Goldman Sachs seems to be learning the value of under-promising and over-delivering.
Presenting a strategic update Thursday, CEO David Solomon announced tweaks to some of the bank’s goals — namely, that it is aiming for a return on tangible common equity (ROTE) between 15% and 17% over the next three years.
ROTE has an outsized influence in the C-suite. It’s typically the metric (above all other metrics) compensation committees look at when determining the variable elements of executives’ pay.
But 2021 made a 17% benchmark look easy. Goldman reported a 24.3% return on tangible common equity last year. Though, to call 2021 a typical year would be misleading. The bank took in more than $59.3 billion in net revenue in 2021 — surpassing its previous record yearly total by the end of September.
Solomon was frank in admitting Thursday the year was an outlier.
“We don’t believe last year’s ROE is sustainable in any way,” Solomon said, according to The Wall Street Journal.
The last time Goldman stated an ROTE goal — at a January 2020 investor day — it was aiming for 14% by 2023 and in the “mid-teens or higher” by 2025, but had last posted an ROTE of 10.6%.
Goldman’s chief competitors are gambling higher. Morgan Stanley last month told investors it was eyeing a 20% ROTE over the “longer term,” according to the Financial Times, while JPMorgan Chase is aiming for 17% in the “medium term.” (The bank warned investors last month that it would likely miss that benchmark this year.)
Goldman’s strategy of setting expectations relatively low and achieving high runs counter to the run-up to the 2020 investor day. Goldman announced that event nearly three months ahead of time — giving investors more than ample opportunity to speculate on what sea change was about to come. For all its hype, at least one analyst came away from the 2020 event saying it lacked a “wow factor.”
Goldman in 2020 laid out its goals in a 263-slide collection. By comparison, Thursday’s presentation came in at a sparse 27 pages.
The biggest development between January 2020 and now, of course, is the COVID-19 pandemic — which, for some workers, spawned a mindset of “Could this meeting have been an email?” Or, in the case of investor days, “Could this have been covered in the earnings call?”
This is not to downplay Goldman’s success. The bank in 2020 said it wanted to more than double deposit balances at its consumer bank, Marcus — from $60 billion to $125 billion by 2025. It surpassed $100 billion by September 2021. With that seemingly well in hand, Goldman now wants to push that figure to $150 billion by 2024.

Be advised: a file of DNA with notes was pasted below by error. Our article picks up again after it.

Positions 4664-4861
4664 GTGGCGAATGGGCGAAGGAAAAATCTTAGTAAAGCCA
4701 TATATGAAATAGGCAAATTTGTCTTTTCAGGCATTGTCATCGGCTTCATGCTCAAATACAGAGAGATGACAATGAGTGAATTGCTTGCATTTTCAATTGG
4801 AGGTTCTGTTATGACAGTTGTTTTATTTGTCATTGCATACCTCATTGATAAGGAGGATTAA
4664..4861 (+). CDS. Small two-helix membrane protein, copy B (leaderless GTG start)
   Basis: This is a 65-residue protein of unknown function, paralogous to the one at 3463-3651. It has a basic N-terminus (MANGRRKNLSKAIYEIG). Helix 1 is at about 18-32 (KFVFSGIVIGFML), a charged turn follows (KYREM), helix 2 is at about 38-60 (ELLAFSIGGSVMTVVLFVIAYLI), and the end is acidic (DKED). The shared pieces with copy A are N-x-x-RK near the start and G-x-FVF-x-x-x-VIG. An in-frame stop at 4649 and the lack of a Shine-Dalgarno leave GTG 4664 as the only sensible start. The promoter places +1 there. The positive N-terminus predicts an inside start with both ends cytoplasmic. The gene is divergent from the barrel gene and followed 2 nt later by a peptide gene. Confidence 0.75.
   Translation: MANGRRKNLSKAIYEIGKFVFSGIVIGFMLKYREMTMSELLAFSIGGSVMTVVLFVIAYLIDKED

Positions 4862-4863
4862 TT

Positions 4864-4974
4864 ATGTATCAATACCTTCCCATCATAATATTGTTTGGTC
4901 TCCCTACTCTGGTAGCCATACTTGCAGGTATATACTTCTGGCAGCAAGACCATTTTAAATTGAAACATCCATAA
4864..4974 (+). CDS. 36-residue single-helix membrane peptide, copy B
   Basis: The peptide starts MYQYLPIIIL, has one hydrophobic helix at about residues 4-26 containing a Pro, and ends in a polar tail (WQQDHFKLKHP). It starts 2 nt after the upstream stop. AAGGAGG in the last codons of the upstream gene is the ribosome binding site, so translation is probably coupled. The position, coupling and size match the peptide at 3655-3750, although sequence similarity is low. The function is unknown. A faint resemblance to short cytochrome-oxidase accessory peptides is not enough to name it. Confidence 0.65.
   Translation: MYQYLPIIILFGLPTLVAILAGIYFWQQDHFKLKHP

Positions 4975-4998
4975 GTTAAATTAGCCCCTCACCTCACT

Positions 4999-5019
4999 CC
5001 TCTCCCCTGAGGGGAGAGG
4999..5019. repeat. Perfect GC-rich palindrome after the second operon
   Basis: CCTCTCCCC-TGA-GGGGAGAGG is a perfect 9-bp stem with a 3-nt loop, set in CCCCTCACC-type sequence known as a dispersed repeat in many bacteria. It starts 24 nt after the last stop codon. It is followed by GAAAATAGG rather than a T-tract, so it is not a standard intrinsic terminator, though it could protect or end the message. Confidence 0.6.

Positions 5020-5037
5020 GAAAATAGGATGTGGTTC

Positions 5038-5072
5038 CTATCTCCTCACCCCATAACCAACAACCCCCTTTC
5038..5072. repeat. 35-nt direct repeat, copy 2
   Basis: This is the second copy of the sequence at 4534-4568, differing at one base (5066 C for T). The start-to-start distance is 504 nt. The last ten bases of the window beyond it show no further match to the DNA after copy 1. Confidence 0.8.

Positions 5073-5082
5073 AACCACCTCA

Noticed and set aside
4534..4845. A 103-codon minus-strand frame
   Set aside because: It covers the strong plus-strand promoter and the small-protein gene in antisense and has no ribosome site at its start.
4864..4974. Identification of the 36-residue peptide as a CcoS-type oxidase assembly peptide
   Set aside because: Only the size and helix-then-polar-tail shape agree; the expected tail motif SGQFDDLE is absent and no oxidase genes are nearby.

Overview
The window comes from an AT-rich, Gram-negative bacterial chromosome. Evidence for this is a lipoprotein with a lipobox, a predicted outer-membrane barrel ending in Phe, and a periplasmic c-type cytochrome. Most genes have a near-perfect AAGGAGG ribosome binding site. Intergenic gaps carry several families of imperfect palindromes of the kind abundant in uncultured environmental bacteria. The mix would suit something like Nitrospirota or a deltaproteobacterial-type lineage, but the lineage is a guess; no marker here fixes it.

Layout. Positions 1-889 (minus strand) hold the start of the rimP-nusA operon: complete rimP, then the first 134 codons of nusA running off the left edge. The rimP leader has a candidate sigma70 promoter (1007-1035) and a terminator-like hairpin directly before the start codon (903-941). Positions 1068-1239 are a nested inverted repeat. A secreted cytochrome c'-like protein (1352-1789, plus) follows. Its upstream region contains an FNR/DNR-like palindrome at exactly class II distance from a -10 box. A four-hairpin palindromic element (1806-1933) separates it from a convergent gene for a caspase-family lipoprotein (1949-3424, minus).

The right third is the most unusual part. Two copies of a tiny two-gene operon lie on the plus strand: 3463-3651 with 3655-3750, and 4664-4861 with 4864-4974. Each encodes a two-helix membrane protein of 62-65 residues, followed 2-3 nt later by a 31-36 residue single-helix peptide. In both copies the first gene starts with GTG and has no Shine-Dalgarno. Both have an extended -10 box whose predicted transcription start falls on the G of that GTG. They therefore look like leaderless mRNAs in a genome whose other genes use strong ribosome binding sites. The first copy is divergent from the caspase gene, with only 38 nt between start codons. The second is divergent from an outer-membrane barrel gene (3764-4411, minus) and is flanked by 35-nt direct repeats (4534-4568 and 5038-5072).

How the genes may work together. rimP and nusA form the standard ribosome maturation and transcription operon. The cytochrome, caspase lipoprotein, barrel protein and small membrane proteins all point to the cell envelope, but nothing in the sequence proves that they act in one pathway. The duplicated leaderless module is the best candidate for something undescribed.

It set out in 2020 to nearly triple — to $20 billion, from $7 billion — its consumer loan and card balances by 2025. Now it wants $30 billion by 2024.
The bank also aimed Thursday to more than double revenue at Marcus by 2024 — to $4 billion, from $1.5 billion last year.
In transaction banking, Goldman wants to nearly double its deposits — to $100 billion in 2024, from $54 billion at the end of 2021 — and more than triple its revenues (to $750 million by 2024, from $226 million).
The bank also wants to take in more than $10 billion in fees from its asset-management business in 2024. More than 20% of that should be from alternatives such as private equity and real estate, Goldman said.
"Two years ago now, there was a lot of skepticism around the targets we laid out and what we thought we could accomplish," Solomon said Thursday, according to CNBC. "When you look at our progress, obviously, we way exceeded the returns."
Anticipation ahead of the 2020 investor day gave it an air of overhaul. Thursday’s event, by comparison, may have felt like a progress report. But that may be a nascent strong suit for Goldman.
Sure, David Solomon can do splashy. The bank, after all, announced a 10-year, $750 billion upgrade on its climate policy before that was the “in” thing to do. Then, when Wall Street banks, one by one, pledged last year to achieve net-zero greenhouse-gas emissions by 2050, Solomon dropped that — oh, by the way — Goldman was more than 20% of the way to its $750 billion goal nine months ahead of schedule.
Goldman may yet find understatement suits it.